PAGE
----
During summer, fall and winter, octopus bycatch is at its lowest point. The survival rate ranged from 78% to 94%. However, the fall and winter season was significantly lower, likely because of less stress than lab conditions. Because octopus fishing is a popular hobby, this type of catch poses a threat to the octopus population. Here are some tips for catching an octopus.
Keeping your lure at the bottom of the ocean
To catch an octopus, keep your lure at the bottom of the ocean, just like you would a cuttlefish. An octopus is a giant creature that grows up to half a meter. The octopus has no internal or external skeleton, but is essentially soft, with no hard shell. Its hectocotyl is a modified arm that carries its reproductive organ. It can weigh eight to ten kilograms.
A brightly colored lure is best. This will attract the attention of the octopus, so it will grab onto it. Once it grabs the lure, the octopus will likely hold on to it and play around with it for a few feet. Remember that bright colors will attract octopus. They are most likely to grab your lure if it is brightly colored.
To make sure you’re getting the octopus you’re aiming for, keep your lure at the bottom of the ocean. Unlike other types of lures, octopuses are mostly active in shallow waters. This means that the best place to fish for an octopus is where you’ll find mussels and other prey.
Techniques for catching an octopus
Catching an octopus is not an easy task and you will need to know some techniques in order to be successful. The process can be time consuming and dangerous, and the location you choose should be considered as well. Some of these methods are described below. Read on to learn about the different techniques to catch an octopus. Here are some of the most common methods. A bait knife is useful for releasing the octopus.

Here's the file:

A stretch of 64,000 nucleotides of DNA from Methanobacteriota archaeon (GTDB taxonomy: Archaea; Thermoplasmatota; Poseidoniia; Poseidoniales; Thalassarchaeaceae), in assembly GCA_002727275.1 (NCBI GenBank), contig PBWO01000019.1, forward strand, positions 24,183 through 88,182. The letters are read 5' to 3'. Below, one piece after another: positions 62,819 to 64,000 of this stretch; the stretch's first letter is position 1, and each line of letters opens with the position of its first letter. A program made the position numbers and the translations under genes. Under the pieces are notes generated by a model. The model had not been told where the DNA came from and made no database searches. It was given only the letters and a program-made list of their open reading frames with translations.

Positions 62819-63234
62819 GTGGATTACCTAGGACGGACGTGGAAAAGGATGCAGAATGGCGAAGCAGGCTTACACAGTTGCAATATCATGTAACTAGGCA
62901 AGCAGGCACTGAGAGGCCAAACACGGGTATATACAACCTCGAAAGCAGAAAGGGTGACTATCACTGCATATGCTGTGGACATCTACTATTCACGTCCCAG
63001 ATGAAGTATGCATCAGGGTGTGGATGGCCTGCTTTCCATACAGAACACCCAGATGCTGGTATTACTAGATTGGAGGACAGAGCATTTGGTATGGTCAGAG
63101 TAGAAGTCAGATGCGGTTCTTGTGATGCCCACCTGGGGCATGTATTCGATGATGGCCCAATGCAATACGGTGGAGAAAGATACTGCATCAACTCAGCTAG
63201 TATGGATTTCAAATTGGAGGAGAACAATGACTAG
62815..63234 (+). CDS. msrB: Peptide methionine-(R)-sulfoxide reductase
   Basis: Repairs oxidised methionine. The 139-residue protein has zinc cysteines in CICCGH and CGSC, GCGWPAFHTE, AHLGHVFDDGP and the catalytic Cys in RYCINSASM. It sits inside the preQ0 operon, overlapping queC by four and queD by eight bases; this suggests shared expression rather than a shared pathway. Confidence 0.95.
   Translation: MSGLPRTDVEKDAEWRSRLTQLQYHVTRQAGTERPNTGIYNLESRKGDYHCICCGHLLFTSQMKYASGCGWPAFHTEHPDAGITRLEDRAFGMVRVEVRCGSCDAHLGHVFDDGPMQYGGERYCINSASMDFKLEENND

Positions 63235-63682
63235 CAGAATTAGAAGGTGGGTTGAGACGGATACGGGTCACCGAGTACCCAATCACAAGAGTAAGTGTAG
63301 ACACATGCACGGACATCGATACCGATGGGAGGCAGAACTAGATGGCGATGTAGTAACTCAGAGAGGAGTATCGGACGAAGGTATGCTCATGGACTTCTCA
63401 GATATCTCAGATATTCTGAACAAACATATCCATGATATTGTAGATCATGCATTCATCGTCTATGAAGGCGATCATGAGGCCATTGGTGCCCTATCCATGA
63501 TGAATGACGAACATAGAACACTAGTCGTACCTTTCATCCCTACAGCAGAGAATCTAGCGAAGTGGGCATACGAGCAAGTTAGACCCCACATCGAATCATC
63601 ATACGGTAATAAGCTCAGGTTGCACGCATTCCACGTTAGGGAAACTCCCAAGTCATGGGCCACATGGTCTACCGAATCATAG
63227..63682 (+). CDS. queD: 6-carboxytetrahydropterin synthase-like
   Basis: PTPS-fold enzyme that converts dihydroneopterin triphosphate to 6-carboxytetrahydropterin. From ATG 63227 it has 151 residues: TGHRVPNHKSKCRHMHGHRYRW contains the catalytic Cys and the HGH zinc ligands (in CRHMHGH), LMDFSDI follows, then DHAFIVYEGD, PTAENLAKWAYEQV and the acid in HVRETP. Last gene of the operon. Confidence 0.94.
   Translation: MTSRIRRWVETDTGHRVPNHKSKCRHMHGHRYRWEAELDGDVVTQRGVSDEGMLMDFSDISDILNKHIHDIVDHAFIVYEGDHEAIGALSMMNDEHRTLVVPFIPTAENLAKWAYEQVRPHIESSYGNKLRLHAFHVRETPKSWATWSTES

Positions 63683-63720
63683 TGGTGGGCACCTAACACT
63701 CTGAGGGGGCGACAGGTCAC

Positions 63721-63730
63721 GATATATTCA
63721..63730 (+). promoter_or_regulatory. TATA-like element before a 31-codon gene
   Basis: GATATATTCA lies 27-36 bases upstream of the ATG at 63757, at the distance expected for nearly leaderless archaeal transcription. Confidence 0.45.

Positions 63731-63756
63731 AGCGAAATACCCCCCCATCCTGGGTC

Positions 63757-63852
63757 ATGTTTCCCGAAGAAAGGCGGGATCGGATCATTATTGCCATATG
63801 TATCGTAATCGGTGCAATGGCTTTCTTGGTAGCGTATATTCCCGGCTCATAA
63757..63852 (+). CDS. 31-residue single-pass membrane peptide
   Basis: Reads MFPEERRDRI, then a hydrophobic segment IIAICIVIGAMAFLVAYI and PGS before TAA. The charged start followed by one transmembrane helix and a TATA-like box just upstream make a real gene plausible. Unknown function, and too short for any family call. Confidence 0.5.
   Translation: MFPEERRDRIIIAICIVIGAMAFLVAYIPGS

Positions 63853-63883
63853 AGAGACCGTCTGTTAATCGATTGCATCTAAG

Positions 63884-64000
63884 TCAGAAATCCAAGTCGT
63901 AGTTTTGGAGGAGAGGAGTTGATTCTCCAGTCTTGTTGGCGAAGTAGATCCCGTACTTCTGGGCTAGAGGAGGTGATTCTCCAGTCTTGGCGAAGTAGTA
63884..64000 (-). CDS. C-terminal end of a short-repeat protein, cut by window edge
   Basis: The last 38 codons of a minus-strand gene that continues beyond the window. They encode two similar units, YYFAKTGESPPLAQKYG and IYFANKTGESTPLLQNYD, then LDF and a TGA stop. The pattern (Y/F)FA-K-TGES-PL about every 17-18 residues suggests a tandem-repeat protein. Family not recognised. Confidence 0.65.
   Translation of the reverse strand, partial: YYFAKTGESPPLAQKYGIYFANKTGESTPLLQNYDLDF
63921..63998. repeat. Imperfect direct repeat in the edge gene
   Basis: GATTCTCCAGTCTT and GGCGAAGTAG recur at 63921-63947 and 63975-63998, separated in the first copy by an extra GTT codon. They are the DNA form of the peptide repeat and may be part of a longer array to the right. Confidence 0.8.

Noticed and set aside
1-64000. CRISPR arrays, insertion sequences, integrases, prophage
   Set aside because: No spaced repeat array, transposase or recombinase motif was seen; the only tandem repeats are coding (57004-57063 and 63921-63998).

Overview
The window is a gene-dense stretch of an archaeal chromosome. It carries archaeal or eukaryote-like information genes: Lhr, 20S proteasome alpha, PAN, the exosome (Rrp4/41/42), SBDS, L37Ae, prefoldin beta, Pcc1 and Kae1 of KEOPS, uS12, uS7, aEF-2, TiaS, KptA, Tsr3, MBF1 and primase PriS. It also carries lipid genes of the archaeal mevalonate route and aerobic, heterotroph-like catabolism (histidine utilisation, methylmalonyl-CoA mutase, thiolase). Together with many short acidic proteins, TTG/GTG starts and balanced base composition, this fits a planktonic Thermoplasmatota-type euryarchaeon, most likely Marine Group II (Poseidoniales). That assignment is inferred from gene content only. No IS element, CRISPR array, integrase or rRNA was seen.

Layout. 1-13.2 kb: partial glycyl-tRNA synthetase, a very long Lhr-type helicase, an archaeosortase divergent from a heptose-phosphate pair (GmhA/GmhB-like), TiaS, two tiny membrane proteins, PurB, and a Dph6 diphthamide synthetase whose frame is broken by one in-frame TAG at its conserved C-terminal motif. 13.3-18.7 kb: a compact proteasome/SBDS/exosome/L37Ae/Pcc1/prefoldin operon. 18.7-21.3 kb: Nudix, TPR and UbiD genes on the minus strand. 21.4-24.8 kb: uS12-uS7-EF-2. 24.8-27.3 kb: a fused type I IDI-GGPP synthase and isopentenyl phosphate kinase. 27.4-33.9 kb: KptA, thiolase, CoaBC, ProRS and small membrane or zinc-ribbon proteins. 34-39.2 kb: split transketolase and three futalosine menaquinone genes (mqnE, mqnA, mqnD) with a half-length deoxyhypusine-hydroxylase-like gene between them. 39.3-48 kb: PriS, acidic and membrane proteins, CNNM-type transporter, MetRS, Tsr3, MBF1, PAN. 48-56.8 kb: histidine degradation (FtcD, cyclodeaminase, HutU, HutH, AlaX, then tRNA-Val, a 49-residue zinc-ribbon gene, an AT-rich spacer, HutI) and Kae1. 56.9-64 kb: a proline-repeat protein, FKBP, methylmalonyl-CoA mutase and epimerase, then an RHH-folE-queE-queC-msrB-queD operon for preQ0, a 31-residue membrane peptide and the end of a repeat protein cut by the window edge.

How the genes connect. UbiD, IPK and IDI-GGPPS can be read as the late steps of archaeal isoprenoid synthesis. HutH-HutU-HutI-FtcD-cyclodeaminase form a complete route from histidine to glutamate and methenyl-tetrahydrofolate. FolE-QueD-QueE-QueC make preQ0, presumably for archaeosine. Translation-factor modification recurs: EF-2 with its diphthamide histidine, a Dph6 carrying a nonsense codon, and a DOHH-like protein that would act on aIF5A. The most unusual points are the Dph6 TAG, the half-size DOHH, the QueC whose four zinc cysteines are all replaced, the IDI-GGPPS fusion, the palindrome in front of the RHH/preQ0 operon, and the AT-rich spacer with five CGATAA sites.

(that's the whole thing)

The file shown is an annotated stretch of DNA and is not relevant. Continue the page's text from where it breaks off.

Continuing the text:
Traditional methods for catching an octopus include the use of long cables and clay jugs. The octopus would often hide in a corner and hunt for its prey. Some Portuguese fishermen use net cages with the remains of fish to catch octopuses. They lift these cages daily and leave them in the same location where they catch their prey.
One of the most popular techniques involves using a pulpera, a white leaded plate with large hooks. The bait for octopus is usually sardine or crab. The pulpera is then dropped into the water and slowly collected with a rope. These octopuses are often caught near rocky areas, as their tentacles tend to stick to rocks. This makes them easier to remove than others.
Impact of octopus fishing on octopus population
Compared to other seafood, octopus fishing has a relatively low carbon footprint. Compared to trawling, which has high losses, the carbon footprint of common octopus caught using pots and traps is only 3.1 kg CO2 equivalent per kilo. While the latter may be more environmentally friendly than pots, the plastic discarded in the process of trapping raises additional environmental costs. Moreover, this method of fishing also contributes to plastic waste.
However, compared to pots, traps have higher environmental impacts. The impact on benthic ecosystems is low, and traps are relatively lightweight. The environmental impacts of octopus fishing are limited due to the low by-catch from these gears. Traps are also not a direct threat to the octopus population, since they do not disturb the ocean floor.
Fuel use data collected from Algarve fishermen show that octopus landings are not significantly lower than those of small-scale fisheries. However, the fuel consumption per kg of octopus from industrial fisheries was almost double the FUI in small-scale fisheries in 2018.